US3071194A - Marine drive assembly - Google Patents

Marine drive assembly Download PDF

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US3071194A
US3071194A US88976A US8897661A US3071194A US 3071194 A US3071194 A US 3071194A US 88976 A US88976 A US 88976A US 8897661 A US8897661 A US 8897661A US 3071194 A US3071194 A US 3071194A
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sleeve
water
drive assembly
blades
impeller
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US88976A
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William C Geske
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William C Geske
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    • BPERFORMING OPERATIONS; TRANSPORTING
    • B63SHIPS OR OTHER WATERBORNE VESSELS; RELATED EQUIPMENT
    • B63HMARINE PROPULSION OR STEERING
    • B63H1/00Propulsive elements directly acting on water
    • B63H1/02Propulsive elements directly acting on water of rotary type
    • B63H1/12Propulsive elements directly acting on water of rotary type with rotation axis substantially in propulsive direction
    • B63H1/14Propellers
    • B63H1/16Propellers having a shrouding ring attached to blades

Description

Jan. 1, 1963 w. c. GESKE MARINE DRIVE ASSEMBLY 2 Sheets-Sheet 1 Filed Feb. 13, 1961 IN YEA/TOR.
WILL mm C. 655/05,
By ATT RNEYS Jan. 1, 1963 w. c. GESKE 3,071,194
MARINE DRIVE ASSEMBLY Filed Feb. 15, 1961 2 Sheets-Sheet 2 /A/\/EA/TOR"' WILLIAM (L. 6551(5 United States Patent 3,071,194 MARINE DRIVE ASSEMBLY Wiiliam C. Geske, 13 Pembroke Lake Drive, Ferguson 35, Mo. Filed Feb. 13, 1961, Ser. No. 88,976 1 Claim. (Cl. 170-156) This invention relates to a fluid drive assembly and particularly to a drive assembly for translating motor power into a driving force for watercraft. The invention has secondary utility as a water pump.
The broadest form of the invention comprises a sleeve fixed to a rotary impeller. in the preferred form of the invention, the sleeve is of frusto-conical shape, although a cylindrically shaped sleeve, and a curved sleeve may be used. The impeller is attached to a rotatable shaft by any conventional manner, and the sleeve is attached to the outer edges of the impeller. Consequently, the sleeve rotates with the impeller. As the impeller and the sleeve rotate, the impeller forces water through the sleeve, the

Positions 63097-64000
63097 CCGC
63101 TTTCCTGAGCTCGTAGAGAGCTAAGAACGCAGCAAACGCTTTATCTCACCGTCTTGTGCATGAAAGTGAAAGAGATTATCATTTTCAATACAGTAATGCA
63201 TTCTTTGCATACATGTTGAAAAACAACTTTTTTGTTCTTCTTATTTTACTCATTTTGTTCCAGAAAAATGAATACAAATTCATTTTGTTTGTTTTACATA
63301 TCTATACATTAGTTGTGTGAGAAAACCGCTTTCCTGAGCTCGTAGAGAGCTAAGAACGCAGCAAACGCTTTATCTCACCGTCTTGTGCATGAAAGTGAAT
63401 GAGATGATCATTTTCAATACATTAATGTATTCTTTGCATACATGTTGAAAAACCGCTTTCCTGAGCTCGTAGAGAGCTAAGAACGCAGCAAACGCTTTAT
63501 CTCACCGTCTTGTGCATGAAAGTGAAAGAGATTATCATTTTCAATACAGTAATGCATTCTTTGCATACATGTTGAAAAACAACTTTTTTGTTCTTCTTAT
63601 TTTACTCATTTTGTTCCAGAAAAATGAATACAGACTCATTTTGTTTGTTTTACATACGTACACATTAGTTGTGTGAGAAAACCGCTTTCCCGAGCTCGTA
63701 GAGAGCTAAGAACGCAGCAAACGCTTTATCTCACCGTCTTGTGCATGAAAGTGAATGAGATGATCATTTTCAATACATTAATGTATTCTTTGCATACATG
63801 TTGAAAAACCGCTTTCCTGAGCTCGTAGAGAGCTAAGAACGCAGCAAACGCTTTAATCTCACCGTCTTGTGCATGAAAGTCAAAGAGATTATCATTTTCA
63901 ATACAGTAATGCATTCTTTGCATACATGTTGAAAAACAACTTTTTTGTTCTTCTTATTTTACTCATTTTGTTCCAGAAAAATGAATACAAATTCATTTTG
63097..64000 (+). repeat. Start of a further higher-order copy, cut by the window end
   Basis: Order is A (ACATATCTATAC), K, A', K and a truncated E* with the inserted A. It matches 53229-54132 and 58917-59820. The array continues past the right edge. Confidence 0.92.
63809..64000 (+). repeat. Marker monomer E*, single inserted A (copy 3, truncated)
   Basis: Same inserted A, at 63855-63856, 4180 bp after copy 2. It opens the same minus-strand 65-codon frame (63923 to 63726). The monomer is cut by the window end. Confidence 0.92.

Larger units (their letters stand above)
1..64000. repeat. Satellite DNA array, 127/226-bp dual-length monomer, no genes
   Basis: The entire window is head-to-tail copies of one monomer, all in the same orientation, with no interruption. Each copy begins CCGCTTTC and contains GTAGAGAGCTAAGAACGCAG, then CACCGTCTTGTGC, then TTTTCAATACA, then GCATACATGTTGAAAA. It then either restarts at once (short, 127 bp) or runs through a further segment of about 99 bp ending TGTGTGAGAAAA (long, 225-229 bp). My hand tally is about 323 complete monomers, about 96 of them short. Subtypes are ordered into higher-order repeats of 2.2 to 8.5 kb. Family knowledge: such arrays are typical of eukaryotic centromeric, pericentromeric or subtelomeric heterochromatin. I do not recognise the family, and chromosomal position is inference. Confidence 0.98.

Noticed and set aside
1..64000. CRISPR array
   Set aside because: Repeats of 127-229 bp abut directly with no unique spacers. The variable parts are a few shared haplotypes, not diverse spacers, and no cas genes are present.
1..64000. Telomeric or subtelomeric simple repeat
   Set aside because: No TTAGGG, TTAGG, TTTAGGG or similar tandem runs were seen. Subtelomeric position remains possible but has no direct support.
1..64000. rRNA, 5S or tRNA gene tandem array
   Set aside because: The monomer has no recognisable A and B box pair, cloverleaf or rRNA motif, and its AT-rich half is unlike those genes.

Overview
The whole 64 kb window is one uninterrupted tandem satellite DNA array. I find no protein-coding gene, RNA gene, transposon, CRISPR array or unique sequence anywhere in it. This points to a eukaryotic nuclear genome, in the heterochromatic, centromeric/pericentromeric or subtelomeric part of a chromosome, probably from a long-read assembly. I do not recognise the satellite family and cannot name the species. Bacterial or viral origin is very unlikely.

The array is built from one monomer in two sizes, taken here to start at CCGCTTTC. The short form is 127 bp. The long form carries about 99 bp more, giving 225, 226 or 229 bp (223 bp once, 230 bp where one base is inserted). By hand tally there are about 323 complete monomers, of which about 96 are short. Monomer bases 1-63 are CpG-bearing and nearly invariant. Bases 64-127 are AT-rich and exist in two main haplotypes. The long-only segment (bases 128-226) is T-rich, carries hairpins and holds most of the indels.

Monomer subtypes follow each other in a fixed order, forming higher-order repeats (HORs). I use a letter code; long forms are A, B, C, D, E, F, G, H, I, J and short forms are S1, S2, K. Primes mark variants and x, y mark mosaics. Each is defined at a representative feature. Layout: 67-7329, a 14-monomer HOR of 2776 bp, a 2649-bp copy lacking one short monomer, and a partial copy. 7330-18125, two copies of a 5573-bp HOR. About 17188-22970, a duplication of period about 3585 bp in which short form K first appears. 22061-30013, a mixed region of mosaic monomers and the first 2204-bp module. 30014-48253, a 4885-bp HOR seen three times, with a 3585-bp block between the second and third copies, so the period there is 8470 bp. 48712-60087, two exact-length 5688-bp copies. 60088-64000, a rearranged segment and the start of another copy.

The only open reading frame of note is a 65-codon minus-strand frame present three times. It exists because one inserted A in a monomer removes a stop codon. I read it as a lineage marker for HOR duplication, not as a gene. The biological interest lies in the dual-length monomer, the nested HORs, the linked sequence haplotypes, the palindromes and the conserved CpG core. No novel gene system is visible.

impeller acting to drive the watercraft through the water. However, the sleeve has an important effect in increasing the driving power of the assembly, which effect is produced in several different ways.
Regardless of the impeller used, and there are several different types possible, the sleeve prevents the radial escape of water by the impeller, holding the path of the driven water to a direction that is generally parallel to the path of movement of the watercraft. Therefore, the full pushing power of the impeller is put to use. In addition, because the sleeve is attached to the impeller and rotates with the impeller, there is not the frictional resistance to flow of the swirling water that would exist if the sleeve did not rotate. It is, therefore, an object of the invention to provide a fluid drive assembly including an impeller and a sleeve surrounding the impeller, which assembly eliminates radial discharge of fluid from the impeller, but does not add materially to the frictional resistance of fluid flow.
Another object of the invention is to provide a fluid drive assembly that makes maximum use of the energy to be transmitted to the assembly by a boat motor.
Still another object of the invention is to provide a fluid drive assembly that includes an impeller surrounded by a sleeve attached to the impeller, the sleeve being formed with a continually reducing internal diameter along the path of fluid through it. This aspect of the v invention produces a hydraulic action, the effect of which is to increase the speed and pressure of fluid flowing through the sleeve.
A further object of the invention is to provide a flui drive assembly that incorporates impeller means and means for confining fluid within the influence of the impeller and for increasing the fluid intake to the impeller. This object is accomplished particularly effectively in one embodiment of the invention wherein several cutting blades are attached to the impeller means and resolve as the impeller rotates. These cutting blades force water into the area both a head of and following the impeller means creating greater pressure and speed of the water. This object is also solved by other embodiments of the invention wherein the confining means comprise solid-wall sleeves with enlarged open ends for admitting a maximum amount of water, the body of the sleeve being tapered toward the open rear end thereof.